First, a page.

Stevie: 
I fully agree. And I was talking to Abby at Wild Dog, who does my programming on the side. And she was saying that you can still focus on the skills that you want to focus on. You just, you know, when it comes to things that are going to make you sore, like maybe handstand pushups or something, that's more intense. You can scale back on that on, you know, reps, or at least the of reps that you're doing throughout the week, but you can still do them and you can still work on those skills. You can still work on the mobility. You can still work on, you know, how to execute on those, but you just scale it back. Even you can even do back squats still.

Elizabeth: 
Absolutely.

Stevie: 
You just do lighter loads and do higher reps. Yeah. I agree.

Elizabeth: 
That's a really simple framework, to be honest, you know, in the off season, if you're trying to train strength, you're going to be doing heavier weight and fewer reps. And then as you get closer to tournament, season lighter weight and higher reps can be just as productive. And then once again, though, it's case by case, you know, everything needs to be tailored to your imbalances, your injuries, what you're working through, what your goals are. And I think that's why it's really important to find if you want to do CrossFit, a good CrossFit coach who listens to you because Nick really listens to me. And I think you feel like Abby really listens to you.

Stevie:
Yeah, a hundred percent. But, what would it be a piece of advice to someone who maybe doesn't have, you know, a coach available where they are?

Elizabeth:
I mean, I think there's a lot of, I'm like a fitness, , Instagram junkie, like I love like falling CrossFit coaches on Instagram. , and through that, I found like a lot of coaches who they write programming and sell it and you can just, you know, buy it, download it. And I think that finding programming that you can buy where in their methodology they're all about scaling and a lot of mobility work. I think that that could be really good for somebody who might not have access to all of the CrossFit, you know, resources like we're in a fairly urban area. We have a lot of options available to us, but I can only think of anybody I'd recommend off the top of my head because I've never bought programming from anybody. So I'd hate to recommend somebody and it not be, you know, good because I just haven't tested it. But I think that's, you know, definitely an option. And the beautiful thing about training in today's day and age is if you don't have a fitness background and you don't know, there's so much on YouTube, there's so much you can Google

Speaker 3: 
Yeah. 100%. Maybe we should make a Ski or Die programming situation

Elizabeth: 
Ski or Die programming? Emphasis on skiing, less dying, more skiing! But you know, what I love about CrossFit again is that I used to think of machines were the way to train because like, it was harder to get hurt. And the truth is if you can sit down and do something, you're really not training. In my opinion, that's something I like fully believe.

Stevie: 
What do you mean, sit down and do it. What do you mean?

Elizabeth: 
Like if you're sitting like on a machine and doing like, like hamstring curls on a machine, it's like,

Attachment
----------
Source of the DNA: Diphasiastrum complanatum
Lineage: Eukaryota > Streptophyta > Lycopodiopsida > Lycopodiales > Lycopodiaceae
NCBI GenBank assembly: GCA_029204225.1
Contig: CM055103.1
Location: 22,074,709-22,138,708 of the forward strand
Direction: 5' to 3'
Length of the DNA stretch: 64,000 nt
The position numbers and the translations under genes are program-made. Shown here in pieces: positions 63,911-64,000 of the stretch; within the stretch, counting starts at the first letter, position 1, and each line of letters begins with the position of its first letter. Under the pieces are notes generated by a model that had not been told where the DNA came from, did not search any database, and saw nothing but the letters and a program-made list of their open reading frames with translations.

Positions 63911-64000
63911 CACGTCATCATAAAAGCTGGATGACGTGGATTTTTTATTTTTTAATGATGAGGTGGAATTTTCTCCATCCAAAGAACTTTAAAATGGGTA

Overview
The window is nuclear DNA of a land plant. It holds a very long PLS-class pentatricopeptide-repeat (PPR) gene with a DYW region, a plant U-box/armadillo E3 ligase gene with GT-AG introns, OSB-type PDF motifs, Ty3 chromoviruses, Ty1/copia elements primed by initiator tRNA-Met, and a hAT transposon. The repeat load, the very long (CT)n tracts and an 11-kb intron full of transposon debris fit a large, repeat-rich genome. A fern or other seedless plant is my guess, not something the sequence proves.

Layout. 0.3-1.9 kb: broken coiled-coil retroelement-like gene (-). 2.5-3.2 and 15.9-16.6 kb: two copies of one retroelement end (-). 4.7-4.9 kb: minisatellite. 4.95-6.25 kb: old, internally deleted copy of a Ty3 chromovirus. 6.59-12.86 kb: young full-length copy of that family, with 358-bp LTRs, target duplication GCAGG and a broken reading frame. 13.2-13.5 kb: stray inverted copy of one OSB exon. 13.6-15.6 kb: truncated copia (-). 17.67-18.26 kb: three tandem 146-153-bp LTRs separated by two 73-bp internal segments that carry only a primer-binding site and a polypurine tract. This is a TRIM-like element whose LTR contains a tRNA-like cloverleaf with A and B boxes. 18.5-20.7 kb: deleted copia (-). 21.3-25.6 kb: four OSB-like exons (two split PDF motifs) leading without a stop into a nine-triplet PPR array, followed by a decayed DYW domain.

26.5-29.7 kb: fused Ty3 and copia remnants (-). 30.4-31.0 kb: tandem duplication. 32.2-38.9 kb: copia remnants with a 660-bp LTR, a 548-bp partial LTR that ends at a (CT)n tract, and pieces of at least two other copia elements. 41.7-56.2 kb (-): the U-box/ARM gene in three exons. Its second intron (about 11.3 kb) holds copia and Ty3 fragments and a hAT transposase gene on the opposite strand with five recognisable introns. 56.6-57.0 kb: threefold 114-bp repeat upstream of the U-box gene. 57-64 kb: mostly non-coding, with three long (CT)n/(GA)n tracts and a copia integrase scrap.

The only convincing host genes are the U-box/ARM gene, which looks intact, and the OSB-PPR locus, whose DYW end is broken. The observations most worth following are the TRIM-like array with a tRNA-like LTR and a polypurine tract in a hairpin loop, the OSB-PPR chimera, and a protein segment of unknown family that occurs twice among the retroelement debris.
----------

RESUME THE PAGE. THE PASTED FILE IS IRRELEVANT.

Stevie: 
It's just iso, that's not that bad.

Elizabeth: 
Yeah. But I think that for skiers, because nothing in skiing is isolated, the fact that CrossFit, like they say like any movement in CrossFit is technically core work if you're doing it right. Cause you have to stabilize everything. It's like a good back squat your core is like stable, right? So I just, I think that for skier specifically, if you train isolated too frequently, it's not going to translate into good skiing. You know, I think the reason I can get to my alignment so quickly out of the buoy is because I'm so used to engaging everything simultaneously and like stay there, you know, like alignment, long legs, you know, tight core, long arms. I feel it from my toes, like all the way through the top of my head. And I don't think I would feel that way if I trained isolated as much. I'm very, I'm very interested in, and I give a lot of credit to like full body circuits and my ski fitness. I feel like there's a direct correlation there.

Stevie: 
Rock on. All right. Well, I think that's a good place to wrap up.

Elizabeth: 
Yeah, I mean there's so much you can like dive into about CrossFit, but that's like my experience in, you know, a very short little bursts.

Stevie:
I feel like we talked mainly about functional fitness rather than CrossFit really specifically, if you think about it.

Elizabeth: 
Yeah. I mean, at this point in my life, like we did CrossFit, I did CrossFit through what, Grand Prix and Mastercraft pro last season? And those were my two best pro events of the season. So I think I would say that functional fitness, whether it be CrossFit or some other variation is the most productive way to cross train for skiing that I know. And you either need to work with somebody who can help you tailor it in the off season and then in season learn more about it. You know, it can't hurt to have more knowledge and have a little more control over your training. Like I trust Nick fully, but I also study it so I can communicate with him better to get a more accurate result. And I'm just, I'm all about it.

Stevie:
Fantastic. Thanks Elizabeth!

Elizabeth:
All right guys, episodes over. Please leave a review and subscribe up on Apple it would mean so much to me. And if you want to be the first to know about all things Ski or Die, shoot me a text at (561) 468-3603 and we'll get you added to the community.